Mary: What types of things does your video cover?
Ruthann Smith: It covers more than my formula for braiding a full mane and French forelock, including teaching the horse to stand still, to go to the ring relaxed and ready to win, safety issues and specifics of braiding that no one has outlined before, specialized tools, how the mane should be to start braiding, and training yourself to braid FAST.
Katie: Do you hold braiding clinics? And if so, when and where?
Ruthann Smith: I certainly do! I hold them all over the continent and if you want to be invited to a clinic, the best way is to go to luckybraids.com and fill out the Contact Us form and I'll let you know when I'm teaching in your area.
crazyhorse: How long should it take to braid a mane?
Ruthann Smith: It takes me about 35 minutes for a mane and about 7 minutes to braid a tail. But it should take as long as needs to, to look good. Top braiders agree that we do a better job when we braid quickly - the rhythm and uniformity is essential... With a streamlined formula and tools, you can do them well and quickly.
Laura: do you recommend braiding for a schooling show? I go to some schooling shows where the horse's mane isn't braided.
Ruthann Smith: Yes! You should braid because you'll look better than everyone if you braid, you'll gain credibility and show respect for the judge. Even at the schooling show level.
Katie: what is the best method for braiding tails? The inside braid, or outside braid, and finishing it with a pinwheel or just tucking it under?
Ruthann Smith: I would say the inside braid leave less whisps of hair and less surface area. And if you can do a GOOD pinwheel, they are the going fashion... Other fashion favorites right now are braids that can articulate the line of the horse's neck best.
SueHorsey: Have you braided drafters or ponies? Are cresty necks harder to braid?
Ruthann Smith: Good question... I love the braids they do for heavy draft shows - to date I've braided Warmbloods in different disciplines, but no heavy draft shows... As for the cresty necks part of your question, if you keep up on the mane, by pulling and thinning on a regular basis, then a cresty neck isn't all that bad. Sometimes the hair is wirey and harder to hold, but if you do your upkeep on a mane, a cresty neck isn't a problem.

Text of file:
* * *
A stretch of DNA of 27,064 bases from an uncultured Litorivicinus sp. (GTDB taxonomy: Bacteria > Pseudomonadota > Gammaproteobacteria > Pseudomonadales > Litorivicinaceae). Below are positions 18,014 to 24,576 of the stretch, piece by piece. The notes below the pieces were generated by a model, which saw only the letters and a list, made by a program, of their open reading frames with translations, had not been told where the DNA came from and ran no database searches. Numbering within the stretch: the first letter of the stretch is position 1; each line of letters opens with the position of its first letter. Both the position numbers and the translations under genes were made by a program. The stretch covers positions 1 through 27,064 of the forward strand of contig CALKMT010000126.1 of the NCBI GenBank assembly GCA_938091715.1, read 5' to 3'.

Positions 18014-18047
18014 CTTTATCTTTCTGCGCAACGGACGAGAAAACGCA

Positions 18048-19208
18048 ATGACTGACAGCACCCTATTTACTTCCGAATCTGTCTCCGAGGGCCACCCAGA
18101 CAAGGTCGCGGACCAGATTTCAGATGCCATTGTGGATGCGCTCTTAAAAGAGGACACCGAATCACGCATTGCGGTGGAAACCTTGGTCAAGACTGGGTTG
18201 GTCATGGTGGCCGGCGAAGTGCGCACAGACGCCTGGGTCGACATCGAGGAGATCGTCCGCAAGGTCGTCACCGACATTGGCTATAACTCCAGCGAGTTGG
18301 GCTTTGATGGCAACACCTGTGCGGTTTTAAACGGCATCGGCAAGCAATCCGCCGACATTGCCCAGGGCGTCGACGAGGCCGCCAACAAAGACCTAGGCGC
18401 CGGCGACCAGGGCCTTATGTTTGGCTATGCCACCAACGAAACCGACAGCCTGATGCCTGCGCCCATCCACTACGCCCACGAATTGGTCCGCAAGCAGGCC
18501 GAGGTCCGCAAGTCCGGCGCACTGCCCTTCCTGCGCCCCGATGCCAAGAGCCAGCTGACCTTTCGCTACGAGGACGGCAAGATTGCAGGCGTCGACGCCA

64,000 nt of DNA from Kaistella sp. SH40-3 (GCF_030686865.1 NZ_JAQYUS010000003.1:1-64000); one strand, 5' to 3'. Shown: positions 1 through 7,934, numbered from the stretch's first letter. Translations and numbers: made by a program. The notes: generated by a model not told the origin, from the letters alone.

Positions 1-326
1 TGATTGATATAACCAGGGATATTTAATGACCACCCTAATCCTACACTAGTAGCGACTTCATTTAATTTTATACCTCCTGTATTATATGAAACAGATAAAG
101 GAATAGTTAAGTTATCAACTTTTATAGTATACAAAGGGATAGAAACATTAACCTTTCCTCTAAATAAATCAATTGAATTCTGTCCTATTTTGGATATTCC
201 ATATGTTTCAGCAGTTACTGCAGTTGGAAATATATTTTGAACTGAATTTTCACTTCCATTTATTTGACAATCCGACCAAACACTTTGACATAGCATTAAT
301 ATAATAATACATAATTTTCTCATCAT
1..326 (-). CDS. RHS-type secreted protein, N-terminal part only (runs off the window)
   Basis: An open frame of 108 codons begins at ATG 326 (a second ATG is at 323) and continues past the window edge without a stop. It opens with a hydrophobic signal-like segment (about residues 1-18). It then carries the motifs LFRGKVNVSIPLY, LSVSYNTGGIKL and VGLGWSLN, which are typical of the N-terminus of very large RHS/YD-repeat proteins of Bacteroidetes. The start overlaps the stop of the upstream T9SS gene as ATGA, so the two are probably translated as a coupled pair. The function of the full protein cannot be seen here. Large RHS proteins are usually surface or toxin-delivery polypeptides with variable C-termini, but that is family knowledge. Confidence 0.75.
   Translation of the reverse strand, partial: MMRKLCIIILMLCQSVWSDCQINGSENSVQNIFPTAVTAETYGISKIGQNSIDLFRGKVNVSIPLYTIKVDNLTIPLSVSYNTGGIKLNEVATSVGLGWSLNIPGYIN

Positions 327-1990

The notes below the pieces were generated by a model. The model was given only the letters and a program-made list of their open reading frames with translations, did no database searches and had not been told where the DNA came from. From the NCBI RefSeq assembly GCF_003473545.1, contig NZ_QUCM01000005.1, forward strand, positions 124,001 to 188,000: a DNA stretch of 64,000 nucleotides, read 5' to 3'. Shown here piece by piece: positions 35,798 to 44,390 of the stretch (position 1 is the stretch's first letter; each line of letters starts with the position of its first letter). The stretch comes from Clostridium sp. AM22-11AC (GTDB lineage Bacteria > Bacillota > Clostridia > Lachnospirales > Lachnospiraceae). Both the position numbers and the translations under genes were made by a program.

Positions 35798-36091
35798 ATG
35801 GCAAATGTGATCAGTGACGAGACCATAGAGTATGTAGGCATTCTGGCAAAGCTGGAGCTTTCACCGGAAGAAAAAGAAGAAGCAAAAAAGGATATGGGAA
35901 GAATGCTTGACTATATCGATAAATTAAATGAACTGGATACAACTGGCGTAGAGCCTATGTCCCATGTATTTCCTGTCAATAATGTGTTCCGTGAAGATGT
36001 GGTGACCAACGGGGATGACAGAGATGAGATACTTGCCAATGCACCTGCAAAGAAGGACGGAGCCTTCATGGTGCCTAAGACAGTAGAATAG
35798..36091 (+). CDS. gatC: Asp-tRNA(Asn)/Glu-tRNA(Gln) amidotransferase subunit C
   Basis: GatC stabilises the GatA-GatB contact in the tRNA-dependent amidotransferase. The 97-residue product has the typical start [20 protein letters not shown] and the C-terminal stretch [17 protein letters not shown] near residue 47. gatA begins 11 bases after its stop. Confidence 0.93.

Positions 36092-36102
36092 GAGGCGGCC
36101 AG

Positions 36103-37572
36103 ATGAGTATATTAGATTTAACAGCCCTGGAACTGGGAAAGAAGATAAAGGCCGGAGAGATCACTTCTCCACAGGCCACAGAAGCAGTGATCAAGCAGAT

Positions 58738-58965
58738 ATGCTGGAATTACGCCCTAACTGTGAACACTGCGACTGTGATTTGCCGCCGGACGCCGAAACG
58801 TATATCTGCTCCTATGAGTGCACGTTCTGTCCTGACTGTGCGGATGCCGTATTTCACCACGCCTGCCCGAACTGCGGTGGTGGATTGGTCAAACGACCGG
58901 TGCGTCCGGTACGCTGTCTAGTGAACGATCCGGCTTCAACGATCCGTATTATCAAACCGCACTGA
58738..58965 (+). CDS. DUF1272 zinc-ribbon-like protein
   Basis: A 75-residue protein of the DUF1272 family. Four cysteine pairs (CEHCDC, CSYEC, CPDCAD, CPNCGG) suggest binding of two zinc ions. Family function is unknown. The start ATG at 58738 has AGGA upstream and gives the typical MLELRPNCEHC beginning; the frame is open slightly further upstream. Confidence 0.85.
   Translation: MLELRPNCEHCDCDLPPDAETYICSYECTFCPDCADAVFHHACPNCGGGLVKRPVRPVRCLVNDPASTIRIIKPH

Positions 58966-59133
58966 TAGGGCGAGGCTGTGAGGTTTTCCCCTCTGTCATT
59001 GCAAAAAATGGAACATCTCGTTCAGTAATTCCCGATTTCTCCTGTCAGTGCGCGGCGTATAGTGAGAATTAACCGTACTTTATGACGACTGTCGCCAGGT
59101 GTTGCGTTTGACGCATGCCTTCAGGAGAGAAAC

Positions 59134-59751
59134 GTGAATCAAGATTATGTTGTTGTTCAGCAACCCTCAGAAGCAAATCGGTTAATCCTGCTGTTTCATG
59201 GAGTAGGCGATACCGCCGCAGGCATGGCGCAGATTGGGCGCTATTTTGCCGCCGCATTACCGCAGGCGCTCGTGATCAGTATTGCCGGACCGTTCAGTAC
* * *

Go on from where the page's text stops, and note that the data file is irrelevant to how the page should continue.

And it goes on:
Ruthann Smith has spent a lifetime studying sound horsemanship- both as a groom for top international horses and as a renowned braider. Quietly twisting manes atop a ladder, she watched and learned in some of the best stables in the world.
As her passion for great grooming grew, Ruthann became focused on researching, collecting and sharing the best practices of the world’s keenest horsemen. Ultimately, Ruthann used her vast experience to develop exceptional equine grooming products to help raise the bar of horsemanship.
The knowledge she dispenses and the products Ruthann developed solve age-old grooming issues. Making quality horse care easier, they have received the highest honors in the equine industry*. Her Lucky Braids for Top Turnout coat care and braiding products are the best, most versatile, cost-effective and easiest solutions available on the market today.
Now Ruthann offers her LOVE, LOVE Guarantee. If not totally thrilled with a product she developed, Ruthann will refund you in full, regardless of where you purchased it.
It’s her life’s mission to empower horses by educating, motivating and equipping their people to be true horsemen. You can access Ruthann’s tips at: The Grooming Resource on LuckyBraids.com, Facebook, Instagram, Twitter, Pinterest and her Horsemanship Clinics.
*After testing 350 products, Lucky Braids All-In-One Horse Shampoo was named product of the year by Horse Journal, the “Consumer Reports” of the industry. They also named Lucky Braids Shampoo and Top Pick for greys and whites. Lucky Braids specialized braiding yarn also got stellar reviews.